Does the antagonist oppose the internal need?
Inner Challenge is a better word.
In the following sense, yes. If the antagonism is aware of the hero’s destiny and potential (which is to replace it and return to a State of Perfection), then it will do all it can to keep the hero repressed, immature and impotent.
In Return of the Jedi (1983), the Emperor knows that it is Luke’s destiny to replace him.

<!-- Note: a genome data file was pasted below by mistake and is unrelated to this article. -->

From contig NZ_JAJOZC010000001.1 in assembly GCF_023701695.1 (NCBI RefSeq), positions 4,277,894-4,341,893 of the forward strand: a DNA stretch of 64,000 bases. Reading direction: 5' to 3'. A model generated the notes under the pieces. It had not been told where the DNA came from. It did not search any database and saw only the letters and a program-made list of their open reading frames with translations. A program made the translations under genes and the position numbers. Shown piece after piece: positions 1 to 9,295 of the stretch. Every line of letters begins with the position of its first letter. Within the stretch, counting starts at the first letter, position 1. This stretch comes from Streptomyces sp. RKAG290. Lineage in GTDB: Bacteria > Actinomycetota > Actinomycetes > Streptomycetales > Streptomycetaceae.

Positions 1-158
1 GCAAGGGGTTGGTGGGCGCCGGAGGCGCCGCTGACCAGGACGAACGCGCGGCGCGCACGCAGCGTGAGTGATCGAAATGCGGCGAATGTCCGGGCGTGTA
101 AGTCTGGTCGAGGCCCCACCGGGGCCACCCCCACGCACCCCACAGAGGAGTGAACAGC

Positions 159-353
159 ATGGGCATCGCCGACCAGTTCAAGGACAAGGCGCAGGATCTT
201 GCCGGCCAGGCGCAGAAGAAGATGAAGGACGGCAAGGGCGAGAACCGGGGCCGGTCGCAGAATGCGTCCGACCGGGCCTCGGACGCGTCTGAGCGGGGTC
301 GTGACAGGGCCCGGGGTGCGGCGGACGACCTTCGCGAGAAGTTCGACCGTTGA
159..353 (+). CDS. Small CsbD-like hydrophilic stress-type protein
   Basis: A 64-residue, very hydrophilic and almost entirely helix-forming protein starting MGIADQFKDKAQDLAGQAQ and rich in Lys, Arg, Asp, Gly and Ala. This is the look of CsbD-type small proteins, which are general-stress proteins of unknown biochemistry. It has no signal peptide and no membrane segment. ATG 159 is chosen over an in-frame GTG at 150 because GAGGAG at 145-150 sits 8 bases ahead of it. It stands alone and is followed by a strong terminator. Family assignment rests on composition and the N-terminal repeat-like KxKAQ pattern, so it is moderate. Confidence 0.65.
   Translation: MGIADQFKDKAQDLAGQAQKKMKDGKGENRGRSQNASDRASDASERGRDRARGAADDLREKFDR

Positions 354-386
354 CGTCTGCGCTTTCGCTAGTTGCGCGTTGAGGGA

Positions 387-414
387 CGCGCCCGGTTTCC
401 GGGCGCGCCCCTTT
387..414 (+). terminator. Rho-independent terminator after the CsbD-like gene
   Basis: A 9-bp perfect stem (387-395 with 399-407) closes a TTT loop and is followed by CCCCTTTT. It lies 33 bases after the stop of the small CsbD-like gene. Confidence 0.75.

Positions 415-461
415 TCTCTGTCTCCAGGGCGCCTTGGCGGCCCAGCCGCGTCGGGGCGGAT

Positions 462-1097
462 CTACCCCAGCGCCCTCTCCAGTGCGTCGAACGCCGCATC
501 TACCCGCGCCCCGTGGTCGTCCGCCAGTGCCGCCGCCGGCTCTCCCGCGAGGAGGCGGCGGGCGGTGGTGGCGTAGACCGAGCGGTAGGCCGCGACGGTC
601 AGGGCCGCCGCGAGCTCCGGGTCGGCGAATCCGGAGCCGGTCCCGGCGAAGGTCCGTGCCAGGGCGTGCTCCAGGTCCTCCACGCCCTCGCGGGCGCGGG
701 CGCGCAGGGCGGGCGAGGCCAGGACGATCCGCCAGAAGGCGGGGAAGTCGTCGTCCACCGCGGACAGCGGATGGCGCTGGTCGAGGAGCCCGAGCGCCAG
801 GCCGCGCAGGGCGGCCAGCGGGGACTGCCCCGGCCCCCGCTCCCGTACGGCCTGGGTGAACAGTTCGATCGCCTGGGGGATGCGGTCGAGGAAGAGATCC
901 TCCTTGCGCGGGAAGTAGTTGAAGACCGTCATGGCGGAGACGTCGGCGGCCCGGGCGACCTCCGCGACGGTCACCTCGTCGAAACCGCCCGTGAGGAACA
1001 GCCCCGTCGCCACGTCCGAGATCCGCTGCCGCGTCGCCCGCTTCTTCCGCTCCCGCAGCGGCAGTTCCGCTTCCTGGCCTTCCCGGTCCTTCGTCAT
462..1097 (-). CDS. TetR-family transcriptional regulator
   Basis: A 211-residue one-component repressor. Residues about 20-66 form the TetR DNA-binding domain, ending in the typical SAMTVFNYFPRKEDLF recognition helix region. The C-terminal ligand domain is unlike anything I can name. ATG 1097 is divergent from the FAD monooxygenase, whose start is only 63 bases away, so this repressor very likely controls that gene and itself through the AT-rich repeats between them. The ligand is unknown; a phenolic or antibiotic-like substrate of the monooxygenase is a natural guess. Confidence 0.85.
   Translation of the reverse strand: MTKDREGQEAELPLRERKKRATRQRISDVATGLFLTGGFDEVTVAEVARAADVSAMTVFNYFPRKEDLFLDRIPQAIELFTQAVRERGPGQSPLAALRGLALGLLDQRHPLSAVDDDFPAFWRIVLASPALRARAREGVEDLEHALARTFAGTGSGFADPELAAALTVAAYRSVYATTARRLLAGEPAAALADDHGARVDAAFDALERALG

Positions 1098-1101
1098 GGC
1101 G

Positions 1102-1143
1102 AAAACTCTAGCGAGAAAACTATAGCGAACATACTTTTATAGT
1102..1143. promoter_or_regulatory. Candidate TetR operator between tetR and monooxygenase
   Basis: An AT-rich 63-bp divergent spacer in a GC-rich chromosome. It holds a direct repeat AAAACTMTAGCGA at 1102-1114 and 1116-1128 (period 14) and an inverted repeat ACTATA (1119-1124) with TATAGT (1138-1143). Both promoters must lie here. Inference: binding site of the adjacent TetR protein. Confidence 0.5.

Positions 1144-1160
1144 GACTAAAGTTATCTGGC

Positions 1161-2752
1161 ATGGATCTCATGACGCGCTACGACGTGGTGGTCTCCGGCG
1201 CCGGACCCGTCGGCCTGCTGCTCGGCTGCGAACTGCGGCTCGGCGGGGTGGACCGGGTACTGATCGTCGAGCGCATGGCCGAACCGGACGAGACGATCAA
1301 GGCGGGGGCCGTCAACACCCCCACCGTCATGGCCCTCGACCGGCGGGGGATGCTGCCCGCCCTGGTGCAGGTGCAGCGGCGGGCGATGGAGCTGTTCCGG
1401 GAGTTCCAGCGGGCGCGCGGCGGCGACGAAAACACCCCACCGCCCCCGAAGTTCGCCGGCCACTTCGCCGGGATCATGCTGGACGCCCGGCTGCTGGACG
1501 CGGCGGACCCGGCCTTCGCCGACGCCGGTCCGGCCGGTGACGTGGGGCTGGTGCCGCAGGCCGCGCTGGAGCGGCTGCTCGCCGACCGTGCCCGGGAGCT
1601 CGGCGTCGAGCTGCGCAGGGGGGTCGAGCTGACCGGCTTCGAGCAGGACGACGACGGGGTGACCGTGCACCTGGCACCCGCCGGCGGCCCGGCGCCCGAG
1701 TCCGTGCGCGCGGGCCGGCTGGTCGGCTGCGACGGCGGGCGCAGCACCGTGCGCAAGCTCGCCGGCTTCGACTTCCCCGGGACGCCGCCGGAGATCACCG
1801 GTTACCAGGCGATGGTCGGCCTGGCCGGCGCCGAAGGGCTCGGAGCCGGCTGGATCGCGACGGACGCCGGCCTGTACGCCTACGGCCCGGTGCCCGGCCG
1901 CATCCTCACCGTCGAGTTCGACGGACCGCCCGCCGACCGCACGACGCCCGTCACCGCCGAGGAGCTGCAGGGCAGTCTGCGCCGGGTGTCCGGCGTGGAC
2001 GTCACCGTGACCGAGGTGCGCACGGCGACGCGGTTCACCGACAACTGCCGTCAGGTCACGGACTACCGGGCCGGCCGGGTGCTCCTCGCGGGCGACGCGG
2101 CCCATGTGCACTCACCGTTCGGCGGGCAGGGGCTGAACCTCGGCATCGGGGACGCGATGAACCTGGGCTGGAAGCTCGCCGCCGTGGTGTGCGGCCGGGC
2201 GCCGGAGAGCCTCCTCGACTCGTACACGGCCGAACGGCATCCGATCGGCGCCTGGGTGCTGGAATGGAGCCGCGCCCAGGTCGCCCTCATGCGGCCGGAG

In Jason and the Argonauts (1963), King Aeetes is happy to send Jason off on pursuits that he believes will keep him ignorant.
The Inner Challenge is most often opposed by various archetypes who, for good or bad reasons, hold the hero back.
In Star Wars (1977), Uncle Owen wants Luke to stay on the farm.
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